Art installation in Parker’s Alley will highlight the Detroit Tigers
Parker’s Alley in downtown Detroit celebrates opening day Thursday with an art installation featuring a mural highlighting the Detroit Tigers.
Melinda Anderson, President and Creative Director at Studio M Detroit, is behind the installation. She holds art exhibits in retail stores in Detroit to encourage people to take pictures and shop while they’re in the area. She hopes to transform retail into a retail art experience.
“As a small business, I have great empathy for other small businesses,” said Anderson, who is from Detroit.
“These art design moments are important because COVID has hit small businesses and retailers really hard. When it comes to retail shopping, it’s not a big festival that makes people feel uncomfortable being with so many people. One Retail experience, you can do that on your own anytime. “
Anderson partnered with Bedrock to remodel the retail space known as Parker’s Alley behind the Shinola Hotel on Woodward Avenue.
The alley is lined with shopping and dining and is named for Thomas Parker, Detroit’s first black shop owner. The art installation is in front of the Lip Bar.
Anderson created a heart-shaped art installation for 313 Day in the Space, the canvas of which can be changed to reflect special Detroit occasions. So far, the art installation has celebrated St. Patrick’s Day and will have a blue background with a tiger on the front that says “Go Tigers”.
Anderson hopes that each of her installations will shed some light on the city at a difficult time.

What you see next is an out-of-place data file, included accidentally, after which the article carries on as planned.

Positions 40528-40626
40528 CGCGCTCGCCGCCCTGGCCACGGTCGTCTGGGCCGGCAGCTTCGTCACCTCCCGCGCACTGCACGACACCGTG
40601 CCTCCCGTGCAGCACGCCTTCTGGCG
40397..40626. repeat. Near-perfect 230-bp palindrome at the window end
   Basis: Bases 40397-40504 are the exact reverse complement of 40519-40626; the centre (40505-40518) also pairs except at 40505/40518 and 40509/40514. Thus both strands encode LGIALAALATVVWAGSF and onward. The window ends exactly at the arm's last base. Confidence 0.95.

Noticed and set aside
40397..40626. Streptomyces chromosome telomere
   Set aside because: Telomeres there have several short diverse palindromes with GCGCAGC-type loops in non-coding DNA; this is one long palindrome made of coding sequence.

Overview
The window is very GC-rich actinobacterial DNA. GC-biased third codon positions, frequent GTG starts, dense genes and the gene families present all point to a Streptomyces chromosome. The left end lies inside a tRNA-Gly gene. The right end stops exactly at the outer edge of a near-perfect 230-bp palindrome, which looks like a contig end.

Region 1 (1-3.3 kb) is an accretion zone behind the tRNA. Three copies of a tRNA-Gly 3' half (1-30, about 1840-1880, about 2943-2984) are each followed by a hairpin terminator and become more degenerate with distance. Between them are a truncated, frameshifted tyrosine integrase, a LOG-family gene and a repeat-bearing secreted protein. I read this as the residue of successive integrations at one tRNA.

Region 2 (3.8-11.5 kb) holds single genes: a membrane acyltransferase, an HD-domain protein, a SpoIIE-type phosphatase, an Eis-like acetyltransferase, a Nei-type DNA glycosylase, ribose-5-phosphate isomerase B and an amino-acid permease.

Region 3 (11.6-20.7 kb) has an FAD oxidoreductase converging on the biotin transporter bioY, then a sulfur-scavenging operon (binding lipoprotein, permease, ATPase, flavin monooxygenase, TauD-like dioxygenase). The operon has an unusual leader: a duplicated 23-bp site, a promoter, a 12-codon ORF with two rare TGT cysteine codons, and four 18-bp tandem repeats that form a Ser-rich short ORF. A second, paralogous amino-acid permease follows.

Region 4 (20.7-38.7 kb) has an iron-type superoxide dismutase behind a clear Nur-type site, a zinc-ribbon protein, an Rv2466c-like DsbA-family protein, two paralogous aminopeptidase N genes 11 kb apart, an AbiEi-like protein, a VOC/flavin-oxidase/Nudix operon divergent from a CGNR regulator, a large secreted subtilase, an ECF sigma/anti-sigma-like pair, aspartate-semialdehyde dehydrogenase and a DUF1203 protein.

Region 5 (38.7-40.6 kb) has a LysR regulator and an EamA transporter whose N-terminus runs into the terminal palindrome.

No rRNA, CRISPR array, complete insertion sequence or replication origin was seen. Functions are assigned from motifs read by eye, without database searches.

“I know this is a dark time for many of us, but we still cannot forget hope and joy and find that joy in everyday moments,” said Anderson.
“To me, I thought that this would be something unexpected that people would see … I wanted them to feel a little lighter when they experience this piece – and to be proud of their city.”
As the world experiences COVID-19, Anderson said that sharing memories and moments on social media sites like Facebook, Twitter, and Instagram has become a really big deal.
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“In today’s society, the impact of Instagram cannot be underestimated,” said Anderson. “People definitely love having pictures to share these moments … We are in a global pandemic and how cool would it be to look back and say, ‘Wow, I went through this.’ And you have this keepsake. ”
She said when people, including yourself, visit the art installation, they pay to park, eat, and shop, which affects everyone involved.
“There is an economic impact that is cleverly created through art and design,” said Anderson. “I would love for the business community to take note of how art and design can elevate spirits, businesses and neighborhoods because we are the national city of design,” she added, referring to the UNESCO designation “City of Design” the city.
Anderson has spent much of her life drawing inspiration from creating and building things.
As a child, she had a strong love for playing with LEGOs and looking at architecture. She attended Cass Technical High School in Detroit and then the University of Michigan, where she studied architecture. She traveled to Berlin and Italy to study both of the countries’ architectural models.
Now Anderson’s company is known for producing and installing the creative designs of theDetroit Design Festival: Designkern, Bryce Detroit’s street work: HOOD CLOSED Project, the electronic music festival, Light Up Livernois, and more.
Anderson’s next project will debut July 3rd on Detroit’s Avenue of Fashion on Livernois in association with the Independent Business Association.
Connect with staff writer Chanel Stitt on Twitter: @ByChanelStitt. Become a subscriber or give away a subscription.